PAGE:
After eight months of campaigning by Victoria’s nurses to keep staff-to-patient ratios and win a wage rise there may be a breakthrough in the dispute.
On March 7, the Ted Baillieu Coalition state government finally offered to begin new negotiations with the Australian Nursing Federation (ANF) though a conciliation process overseen by Fair Work Australia.
The agreement to talk meant that all industrial action by the ANF ceased. The government and the Victorian Hospitals’ Industrial Association (VHIA) also agreed to end their legal action against nurses in the federal court. Both sides have committed to resolve all outstanding issues by March 16.
The March 8 Age reported that ANF Victorian Branch secretary Lisa Fitzpatrick said: “We don’t have an outcome yet, but I am very confident that the next time we meet … that we will come armed with an agreement that protects our patients, protects you and delivers good things for the nurses of Victoria.”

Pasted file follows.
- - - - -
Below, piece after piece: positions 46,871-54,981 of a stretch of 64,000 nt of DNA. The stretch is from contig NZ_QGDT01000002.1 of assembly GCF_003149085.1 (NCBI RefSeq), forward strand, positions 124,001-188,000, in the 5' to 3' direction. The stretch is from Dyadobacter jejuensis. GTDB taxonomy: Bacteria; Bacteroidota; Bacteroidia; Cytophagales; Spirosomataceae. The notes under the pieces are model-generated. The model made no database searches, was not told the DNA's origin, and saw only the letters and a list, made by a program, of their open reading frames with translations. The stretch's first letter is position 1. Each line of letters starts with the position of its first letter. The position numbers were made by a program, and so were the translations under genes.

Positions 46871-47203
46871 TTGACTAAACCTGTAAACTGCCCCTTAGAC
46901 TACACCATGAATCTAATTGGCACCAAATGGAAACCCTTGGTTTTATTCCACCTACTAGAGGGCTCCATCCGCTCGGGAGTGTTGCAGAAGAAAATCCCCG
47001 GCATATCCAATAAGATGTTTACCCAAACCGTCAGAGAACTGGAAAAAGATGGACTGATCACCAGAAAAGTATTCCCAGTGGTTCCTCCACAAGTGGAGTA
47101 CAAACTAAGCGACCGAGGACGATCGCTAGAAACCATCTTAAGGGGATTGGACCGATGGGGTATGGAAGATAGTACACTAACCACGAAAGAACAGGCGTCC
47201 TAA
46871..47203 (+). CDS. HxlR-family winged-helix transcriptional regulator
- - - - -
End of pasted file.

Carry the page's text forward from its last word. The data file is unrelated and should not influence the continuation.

The breakthrough followed a highly publicised and extremely embarrassing incident for the Baillieu family. The premier's second cousin, Marshall, a former federal member of parliament, was caught on camera repeatedly making insulting finger gestures to protesting nurses.
Nurses in all public hospitals have walked out of work twice a day for the past two weeks. They have had the support of other unions and most of the Victorian public. Many observers feel that the more likely reason for the government’s sudden change of heart has been the impact of months of united, statewide political and industrial activity by nurses.
Ballarat nurses rally. Photos by Ali Bakhtiavandi